In FIG. 16, reference numeral 60 denotes an ad-hoc network system according to the embodiment. The ad-hoc network system 60 has almost the same configuration as the ad-hoc network system 1 as mentioned above with reference to FIG. 25 except an alternative route is discovered and established before the route is disconnected.

In this case, the ad-hoc network system 60 uses the route discovery process as mentioned above with reference to FIG. 25 to establish a communication route (represented by a thick line in FIG. 16) that successively passes through nodes A and C. This communication route is selected from multiple communication routes available between node S as transmission origin of data such as AV (Audio Video) data to be transmitted and node D as transmission destination. Node S successively transfers transmission data as a data packet to node D via the communication route.

In this state, nodes A through C and E on the communication route detect a disconnection symptom of the communication along routes between the other nodes S and A through E (e.g., routes between nodes B and C as upstream routes for node A) as a possible disconnection state.

As shown in FIG. 17, for example, node A detects a possible disconnection state on the route to node B on the upstream side. Node A generates a control message (hereafter referred to as a link state notification message) LM for notifying the possible disconnection state and unicasts it to node S.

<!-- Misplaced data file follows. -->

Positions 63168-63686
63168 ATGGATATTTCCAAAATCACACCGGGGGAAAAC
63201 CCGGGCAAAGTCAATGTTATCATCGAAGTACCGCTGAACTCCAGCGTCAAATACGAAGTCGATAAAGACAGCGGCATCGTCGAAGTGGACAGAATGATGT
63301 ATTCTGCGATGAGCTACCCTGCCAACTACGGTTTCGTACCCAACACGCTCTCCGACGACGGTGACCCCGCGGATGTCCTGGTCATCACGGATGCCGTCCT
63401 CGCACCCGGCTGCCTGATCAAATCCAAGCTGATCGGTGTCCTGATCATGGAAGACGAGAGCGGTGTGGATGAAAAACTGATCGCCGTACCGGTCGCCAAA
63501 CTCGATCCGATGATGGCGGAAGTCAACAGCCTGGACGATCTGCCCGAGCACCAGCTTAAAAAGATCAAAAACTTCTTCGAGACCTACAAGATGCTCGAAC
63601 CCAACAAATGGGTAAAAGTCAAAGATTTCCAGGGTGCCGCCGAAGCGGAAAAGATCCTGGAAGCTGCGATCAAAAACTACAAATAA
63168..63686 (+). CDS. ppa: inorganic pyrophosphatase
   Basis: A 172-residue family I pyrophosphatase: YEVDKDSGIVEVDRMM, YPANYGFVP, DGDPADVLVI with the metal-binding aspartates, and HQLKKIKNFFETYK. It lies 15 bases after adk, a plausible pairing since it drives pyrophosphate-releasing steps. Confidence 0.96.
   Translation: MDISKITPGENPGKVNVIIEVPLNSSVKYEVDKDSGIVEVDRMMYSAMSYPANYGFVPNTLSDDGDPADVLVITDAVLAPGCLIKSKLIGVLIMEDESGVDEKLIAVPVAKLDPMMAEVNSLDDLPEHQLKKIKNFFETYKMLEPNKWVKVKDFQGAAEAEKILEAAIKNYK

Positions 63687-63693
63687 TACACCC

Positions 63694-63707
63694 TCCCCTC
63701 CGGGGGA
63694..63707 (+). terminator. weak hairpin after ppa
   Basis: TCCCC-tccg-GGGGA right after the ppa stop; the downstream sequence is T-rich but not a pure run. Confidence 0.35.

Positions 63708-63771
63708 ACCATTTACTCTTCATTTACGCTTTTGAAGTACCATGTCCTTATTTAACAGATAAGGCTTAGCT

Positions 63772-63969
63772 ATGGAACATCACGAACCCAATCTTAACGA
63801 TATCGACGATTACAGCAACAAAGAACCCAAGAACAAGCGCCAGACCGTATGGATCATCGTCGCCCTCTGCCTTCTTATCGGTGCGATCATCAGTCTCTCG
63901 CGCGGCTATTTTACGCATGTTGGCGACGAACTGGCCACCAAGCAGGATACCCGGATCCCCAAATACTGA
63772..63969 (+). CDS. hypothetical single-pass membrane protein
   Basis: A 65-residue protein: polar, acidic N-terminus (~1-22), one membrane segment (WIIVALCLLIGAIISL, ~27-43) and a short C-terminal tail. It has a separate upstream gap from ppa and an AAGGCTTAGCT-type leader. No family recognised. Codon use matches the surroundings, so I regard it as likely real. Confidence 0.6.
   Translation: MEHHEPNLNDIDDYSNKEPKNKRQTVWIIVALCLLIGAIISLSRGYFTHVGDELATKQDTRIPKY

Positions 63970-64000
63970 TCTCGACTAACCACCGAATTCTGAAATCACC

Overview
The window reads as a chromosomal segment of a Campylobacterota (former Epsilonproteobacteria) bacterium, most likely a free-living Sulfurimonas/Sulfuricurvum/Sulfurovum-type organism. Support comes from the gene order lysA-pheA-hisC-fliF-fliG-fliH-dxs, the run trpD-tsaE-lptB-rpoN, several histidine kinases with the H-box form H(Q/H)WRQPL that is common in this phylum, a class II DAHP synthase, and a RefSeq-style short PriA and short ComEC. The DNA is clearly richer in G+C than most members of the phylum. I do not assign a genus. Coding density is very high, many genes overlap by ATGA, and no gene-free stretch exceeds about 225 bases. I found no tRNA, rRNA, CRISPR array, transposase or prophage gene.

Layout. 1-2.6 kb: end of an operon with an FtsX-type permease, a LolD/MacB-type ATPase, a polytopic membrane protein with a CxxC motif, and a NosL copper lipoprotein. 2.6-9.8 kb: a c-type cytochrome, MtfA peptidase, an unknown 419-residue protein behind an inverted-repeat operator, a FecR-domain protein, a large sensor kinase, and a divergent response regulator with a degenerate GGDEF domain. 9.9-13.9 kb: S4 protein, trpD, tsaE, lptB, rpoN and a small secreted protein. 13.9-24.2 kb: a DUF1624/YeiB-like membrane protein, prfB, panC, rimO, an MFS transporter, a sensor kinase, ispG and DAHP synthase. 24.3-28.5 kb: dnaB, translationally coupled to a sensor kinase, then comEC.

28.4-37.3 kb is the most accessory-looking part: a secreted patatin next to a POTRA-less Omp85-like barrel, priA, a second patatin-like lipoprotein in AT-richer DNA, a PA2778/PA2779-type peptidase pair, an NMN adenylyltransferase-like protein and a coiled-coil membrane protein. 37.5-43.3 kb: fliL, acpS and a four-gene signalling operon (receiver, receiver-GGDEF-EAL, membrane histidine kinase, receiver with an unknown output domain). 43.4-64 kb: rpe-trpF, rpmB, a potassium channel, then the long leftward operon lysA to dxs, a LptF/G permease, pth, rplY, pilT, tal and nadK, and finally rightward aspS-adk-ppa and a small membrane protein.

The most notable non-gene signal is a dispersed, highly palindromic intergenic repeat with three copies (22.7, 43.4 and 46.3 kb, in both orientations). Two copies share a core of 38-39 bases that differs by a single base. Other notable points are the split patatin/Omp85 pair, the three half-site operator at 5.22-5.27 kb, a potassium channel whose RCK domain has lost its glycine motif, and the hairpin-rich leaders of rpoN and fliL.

In this case, node S determines, based on the link state notification message LM unicast from node A, whether or not to change the current communication route to an alternative route.

When determining to use the alternative route, node S generates a control message (hereafter referred to as an extended route request message) for providing control to establish a route that is conditioned better than the possible disconnection state. The extended route request message is configured by extending the above-mentioned route request message 2 (FIG. 26), i.e., adding a field for representing the possible disconnection state to this message.

Node S broadcasts the extended route request message to start the route discovery process. In this case, nodes A through C and E, when receiving the extended route request message, determine whether or not the route to the node broadcasting the extended route request message maintains a communication state better than the possible disconnection state. This determination is performed before inserting route entries (entry insertion process) for a reverse path into the route table 4 (FIG. 27).